You will benefit from good quality, neutral facilitation which is for the purpose of creating the right quality of space for the group and its constituent members.

Remove strict time limitations and pressures

It has been shown that strict time pressures, as well as the associated anxieties, reduce overall creativity in both individuals and groups. Trust in people’s natural creative abilities and that they will emerge given the right conditions.

Self-awareness

Self-awareness around your felt sense is incredibly important in telling you whether what you’re experiencing is useful from a creative perspective. It can tell you lots about how it’s flowing, or not, and whether you need to take time out to be elsewhere and do other things. It will also feed into whether the collaborative environment is helping you. Make sure there is the freedom to act on this awareness. Also begin to get a feeling for when you need to draw input from others, whether it’s about their ideas, interest or moral support.

Right quality environment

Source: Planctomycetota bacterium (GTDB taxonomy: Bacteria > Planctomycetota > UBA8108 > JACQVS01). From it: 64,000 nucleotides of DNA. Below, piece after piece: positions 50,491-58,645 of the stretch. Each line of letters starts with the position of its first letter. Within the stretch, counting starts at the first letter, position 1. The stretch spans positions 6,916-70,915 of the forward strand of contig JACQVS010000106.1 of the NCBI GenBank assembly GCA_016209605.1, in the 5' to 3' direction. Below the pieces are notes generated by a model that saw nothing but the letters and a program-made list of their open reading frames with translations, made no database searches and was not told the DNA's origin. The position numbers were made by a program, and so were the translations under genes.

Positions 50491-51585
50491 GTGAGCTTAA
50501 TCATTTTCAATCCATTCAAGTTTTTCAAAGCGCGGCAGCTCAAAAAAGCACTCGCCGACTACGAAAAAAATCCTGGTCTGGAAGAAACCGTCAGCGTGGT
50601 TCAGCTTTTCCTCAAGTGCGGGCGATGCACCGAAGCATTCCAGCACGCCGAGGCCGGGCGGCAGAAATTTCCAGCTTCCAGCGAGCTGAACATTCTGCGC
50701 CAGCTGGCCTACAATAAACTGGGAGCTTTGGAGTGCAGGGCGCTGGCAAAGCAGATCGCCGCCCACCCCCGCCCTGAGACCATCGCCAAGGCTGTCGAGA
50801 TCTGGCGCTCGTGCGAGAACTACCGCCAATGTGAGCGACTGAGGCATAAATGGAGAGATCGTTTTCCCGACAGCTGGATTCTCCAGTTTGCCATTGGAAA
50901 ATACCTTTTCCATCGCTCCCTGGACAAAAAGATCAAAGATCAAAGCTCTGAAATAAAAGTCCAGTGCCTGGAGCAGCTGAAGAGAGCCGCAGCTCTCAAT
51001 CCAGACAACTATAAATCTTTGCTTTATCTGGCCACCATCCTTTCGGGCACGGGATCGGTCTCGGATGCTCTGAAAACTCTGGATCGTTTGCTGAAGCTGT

Through self-awareness explore the qualities of environment that help your creativity as well as that of the group. For example, is it:

– non-judgemental and accepting;

– inquisitive;

– fun, playful, and enjoyable;

– well held with a sense of purpose and shared frame of reference;

– allowing for engagement and withdrawal as appropriate for each individual;

– safe;

– embracing diversity;

– providing a wide open door to the ‘left field’.

The physical environment plays its important role in this process too. I’m constantly amazed by how many companies expect their people to be creative in extremely uninspiring physical environments. Get out and about for the creative process too. 

Eddy Klaus